The Magic of Clocks

   The Art of Mennonite Clocks, our new exhibit in the Gerhard Ens Gallery, was formally opened to the public with a ceremony on Manitoba Day, May 12. A crowd of enthusiastic guests heard introductory comments by Andrea Dyck, Curator at Mennonite Heritage Village (MHV) and manager of this exhibit, and Liza Kroeger, Director of the Kroeger Clocks Heritage Foundation, a partner in this exhibit. These were followed by stories about how some of the clocks in this exhibit happen to be in Canada today. Guests then spent time exploring the exhibit, which consists of more than 30 clocks and interpretive panels that tell the stories about them.

   The Kroeger Clock Heritage Foundation has been established by the family of the late Arthur Kroeger, a descendent of the Kroeger clock-making family. Mr. Kroeger was a friend of MHV and the author of Kroeger Clocks, published by MHV and currently sold at Village Books and Gifts in the Village Centre. We are grateful for the resources this foundation has brought to the new exhibit. We also appreciate the support of the MHV Auxiliary and Manitoba Heritage Grants, which also helped make it happen.

   Some of the clocks in this exhibit have come from our MHV collection, some from the collection of the Manitoba Museum, and some from individuals who have graciously loaned them to us. We are thankful for all of these contributions, which together have resulted in an outstanding exhibit.

   One of the things I find intriguing when I consider these clocks is the fact that so many were brought to this country by people immigrating, often under very adverse and stressful circumstances. It’s hard to imagine a more challenging possession to pack and transport for weeks, or sometimes months, of travel.

   Some of the stories we heard on Saturday provided details of the arduous journey the clocks (and their owners) had to endure. One of our storytellers, as a young boy, had his family’s clock stored under his seat on the horse-drawn wagon traveling for months from Russia to Germany. Another said that when their clock was hung on the wall, their new house felt like a home.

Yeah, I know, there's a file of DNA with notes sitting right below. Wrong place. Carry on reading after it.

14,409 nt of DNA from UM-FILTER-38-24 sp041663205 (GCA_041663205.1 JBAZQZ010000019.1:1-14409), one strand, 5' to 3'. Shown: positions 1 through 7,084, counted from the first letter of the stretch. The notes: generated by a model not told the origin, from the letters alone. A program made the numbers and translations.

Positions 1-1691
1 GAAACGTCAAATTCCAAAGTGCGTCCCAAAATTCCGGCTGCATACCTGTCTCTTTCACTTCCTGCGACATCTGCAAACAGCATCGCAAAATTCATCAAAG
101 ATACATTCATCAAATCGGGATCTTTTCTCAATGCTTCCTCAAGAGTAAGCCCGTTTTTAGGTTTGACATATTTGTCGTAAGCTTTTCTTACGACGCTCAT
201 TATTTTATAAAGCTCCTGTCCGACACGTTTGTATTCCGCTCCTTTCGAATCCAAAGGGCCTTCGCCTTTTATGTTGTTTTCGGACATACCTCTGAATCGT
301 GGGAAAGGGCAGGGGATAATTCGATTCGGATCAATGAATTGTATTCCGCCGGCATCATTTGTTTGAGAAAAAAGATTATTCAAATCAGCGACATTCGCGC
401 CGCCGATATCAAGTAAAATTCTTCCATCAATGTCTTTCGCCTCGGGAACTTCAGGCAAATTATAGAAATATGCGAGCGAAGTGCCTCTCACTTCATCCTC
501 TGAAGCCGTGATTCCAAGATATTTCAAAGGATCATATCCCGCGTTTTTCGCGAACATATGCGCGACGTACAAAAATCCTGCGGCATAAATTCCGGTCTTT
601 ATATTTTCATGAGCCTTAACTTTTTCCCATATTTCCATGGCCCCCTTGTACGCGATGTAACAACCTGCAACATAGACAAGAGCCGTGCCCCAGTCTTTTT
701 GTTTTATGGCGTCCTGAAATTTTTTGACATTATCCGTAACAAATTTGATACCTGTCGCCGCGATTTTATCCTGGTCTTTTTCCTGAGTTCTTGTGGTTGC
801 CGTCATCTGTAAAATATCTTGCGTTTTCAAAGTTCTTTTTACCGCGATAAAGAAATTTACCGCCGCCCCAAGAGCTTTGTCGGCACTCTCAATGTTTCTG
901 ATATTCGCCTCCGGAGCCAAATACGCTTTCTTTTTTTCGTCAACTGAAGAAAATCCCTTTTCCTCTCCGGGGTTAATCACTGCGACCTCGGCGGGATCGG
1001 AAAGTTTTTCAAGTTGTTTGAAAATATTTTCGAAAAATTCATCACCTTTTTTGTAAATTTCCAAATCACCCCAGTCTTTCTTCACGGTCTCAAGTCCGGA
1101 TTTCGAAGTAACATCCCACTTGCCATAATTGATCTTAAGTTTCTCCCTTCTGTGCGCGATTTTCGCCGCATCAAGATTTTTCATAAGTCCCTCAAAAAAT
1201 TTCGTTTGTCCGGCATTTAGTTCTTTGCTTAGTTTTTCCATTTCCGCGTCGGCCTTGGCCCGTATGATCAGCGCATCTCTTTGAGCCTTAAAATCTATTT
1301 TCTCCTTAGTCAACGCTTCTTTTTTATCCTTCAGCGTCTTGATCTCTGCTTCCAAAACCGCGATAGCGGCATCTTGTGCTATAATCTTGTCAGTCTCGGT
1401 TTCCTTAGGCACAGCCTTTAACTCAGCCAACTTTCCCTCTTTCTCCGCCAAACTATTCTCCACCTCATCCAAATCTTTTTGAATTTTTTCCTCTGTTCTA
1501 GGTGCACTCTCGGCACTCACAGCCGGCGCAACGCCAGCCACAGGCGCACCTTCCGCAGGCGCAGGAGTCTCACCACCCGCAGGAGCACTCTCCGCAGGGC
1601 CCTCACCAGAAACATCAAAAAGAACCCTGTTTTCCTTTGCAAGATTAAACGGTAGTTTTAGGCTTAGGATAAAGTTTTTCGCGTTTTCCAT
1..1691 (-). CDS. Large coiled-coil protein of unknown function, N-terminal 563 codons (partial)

These clocks had such high value to the families who owned them that they went to unusual lengths to keep them in their possession. I wonder what made the clocks so important. Was it their economic value? Were they heirlooms handed down from previous generations, carrying more sentimental value than economic value? And how does my own value system today align with the value systems of my forebears who brought such clocks with them? Thanks to Andrea Dyck and her team of talented people, I and many others will now have a year to reflect on these questions and talk about them with our families, friends and acquaintances.

   The Art of Mennonite Clocks will be on display in the Gerhard Ens Gallery until about this same time next year. This stunning exhibit is well worth the trip (or several trips) to MHV to explore it.

Calendar of Events

June 9 – MHV/Eden Tractor Trek (departing at 10:00AM)

June 15-17 – Waffle Booth at Summer in the City

June 17, 11:30AM-2:30PM - Father’s Day Lunch Buffet

July 1, 9:00AM-6:00PM – Steinbach’s Canada Day Celebration (with fireworks at the Soccer Park at 10:45PM)

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About the Author

Barry is the Executive Director of the Mennonite Heritage Village. While he does not consider himself to be a historian, he places a high value on the preservation and interpretation of the Mennonite and pioneer stories that help people of all ages understand and appreciate their heritage. Learn more about the MHV.

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